No wonder this is still the hottest ticket in D.C.
Seeking out Black history wherever we go, but especially at the Smithsonian.
You don’t have to go to Washington D.C. to visit an excellent museum about Black history and culture, but if you’re in D.C., you shouldn’t miss the National Museum of African American History and Culture.
When it opened in September 2016, the NMAAHC represented more than 40 years of advocacy and effort from lawmakers, as we know, who rarely agree on matters of race, public education and taxpayer funding.
I’ve always been a bit of a Smithsonian nerd, so this museum caught my attention when it opened, especially because of its striking architecture — a five-story inverted crown made from rusting cast-aluminum panels that doesn’t look much like anything else in D.C.
The Smithsonian museums I remembered from those visits as a kid looked a lot like the neoclassical and brutalist federal buildings all along the mall. In those days, the Air and Space Museum was the “new” museum, even though it had been open since the 1970s. This was the era when having a museum dedicated to Black Americans was controversial enough that one obstinate politician after another could insert a hurdle that required another 10 or 15 years to overcome.
The Museum of the American Indian opened in 2004. The African American history museum wouldn’t break ground for another 8 years.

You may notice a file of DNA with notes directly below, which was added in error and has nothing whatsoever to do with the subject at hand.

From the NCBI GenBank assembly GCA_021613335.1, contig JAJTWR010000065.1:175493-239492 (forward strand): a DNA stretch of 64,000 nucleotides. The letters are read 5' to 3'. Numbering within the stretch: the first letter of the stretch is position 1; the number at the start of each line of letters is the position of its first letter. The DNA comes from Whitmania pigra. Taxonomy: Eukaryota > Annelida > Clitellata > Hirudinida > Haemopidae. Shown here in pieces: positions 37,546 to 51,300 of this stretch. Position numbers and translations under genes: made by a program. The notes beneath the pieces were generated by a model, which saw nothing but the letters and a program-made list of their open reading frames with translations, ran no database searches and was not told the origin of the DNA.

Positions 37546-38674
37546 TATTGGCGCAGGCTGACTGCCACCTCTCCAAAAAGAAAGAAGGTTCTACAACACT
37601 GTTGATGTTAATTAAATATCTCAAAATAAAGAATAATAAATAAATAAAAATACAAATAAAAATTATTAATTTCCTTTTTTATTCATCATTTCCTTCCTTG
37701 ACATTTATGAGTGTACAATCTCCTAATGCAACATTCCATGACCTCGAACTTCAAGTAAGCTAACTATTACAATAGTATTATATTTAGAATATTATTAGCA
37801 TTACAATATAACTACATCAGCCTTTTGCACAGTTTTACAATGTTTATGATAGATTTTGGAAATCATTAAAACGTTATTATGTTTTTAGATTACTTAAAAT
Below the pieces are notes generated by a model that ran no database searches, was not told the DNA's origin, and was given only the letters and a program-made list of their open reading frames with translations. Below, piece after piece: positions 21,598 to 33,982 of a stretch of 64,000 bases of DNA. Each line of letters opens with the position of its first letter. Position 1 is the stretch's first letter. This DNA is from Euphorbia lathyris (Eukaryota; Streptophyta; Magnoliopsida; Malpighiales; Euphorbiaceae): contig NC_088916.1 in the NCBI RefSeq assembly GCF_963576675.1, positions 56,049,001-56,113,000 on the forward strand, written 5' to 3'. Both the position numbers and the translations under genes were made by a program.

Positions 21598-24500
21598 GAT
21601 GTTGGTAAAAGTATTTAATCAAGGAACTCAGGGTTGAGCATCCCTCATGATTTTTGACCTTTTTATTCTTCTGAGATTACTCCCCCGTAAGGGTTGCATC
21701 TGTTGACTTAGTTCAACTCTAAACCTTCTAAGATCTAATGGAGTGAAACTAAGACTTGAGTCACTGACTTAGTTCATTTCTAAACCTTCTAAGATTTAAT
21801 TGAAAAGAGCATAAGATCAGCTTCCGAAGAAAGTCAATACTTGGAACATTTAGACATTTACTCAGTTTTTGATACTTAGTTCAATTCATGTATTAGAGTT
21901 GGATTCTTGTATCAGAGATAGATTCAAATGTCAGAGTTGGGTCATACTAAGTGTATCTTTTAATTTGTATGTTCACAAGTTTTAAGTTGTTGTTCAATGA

In 2017, my mom and I flew into the nation’s capital for my Uncle Jack’s big birthday celebration, but the newly opened NMAAHC was still relatively hard to get an entrance ticket, so I didn’t try to squeeze it in.
Six years later, this museum continues to draw more than a million visitors a year, and tickets are still hard to come by.
This fall, I decided to visit Uncle Jack just a few days before his 96th birthday, and there was no way I was going to go to D.C. again and not see this museum. (And the Museum of the American Indian, which I’ll save for a separate post.)
I got my ticket through the museum’s online “walk up” ticket queue, which is the only way to visit the NMAAHC if you haven’t made reservations weeks in advance. (Like all the Smithsonian museums, this one is free, but they have to regulate the rate of entry because the galleries get so crowded.)
Visitors are recommended to start in the basement where the entire history of slavery unfolds, first in narrow hallways that mimic the cramped experience of being on a ship, through bigger open rooms that go through the civil rights era into the modern social justice movement.
Curators are sensitive to the fact that people of all ages visit the museum, but they don’t shy away from the pain and suffering that has been part of the Black American experience for more than 400 years.
The first five floors could function as a standalone museum, but there are another five floors of above-ground gallery space where you’ll find permanent exhibits dedicated to pop culture and sports icons, politicians and freedom fighters. There’s a genealogy center and a cafeteria.
It would take weeks to experience everything in this museum — it’s absolutely stunning the amount of information they are able to share under one roof — so at some point, I had to relinquish my completist tendencies and simply enjoy being there.
I spent all day wandering around this epic monument to Blackness and appreciated learning what I could about the sweeping influence of Black culture and the notable figures whose contributions, from leading abolitionist uprisings to writing hip-hop lyrics, are long overdue under the distinguished spotlight of the “Nation’s Attic.”
One of the highlights of the entire museum is a special exhibit on Afrofuturism that will be on display until August of 2024. (Readers, this gives you enough time to plan a trip!)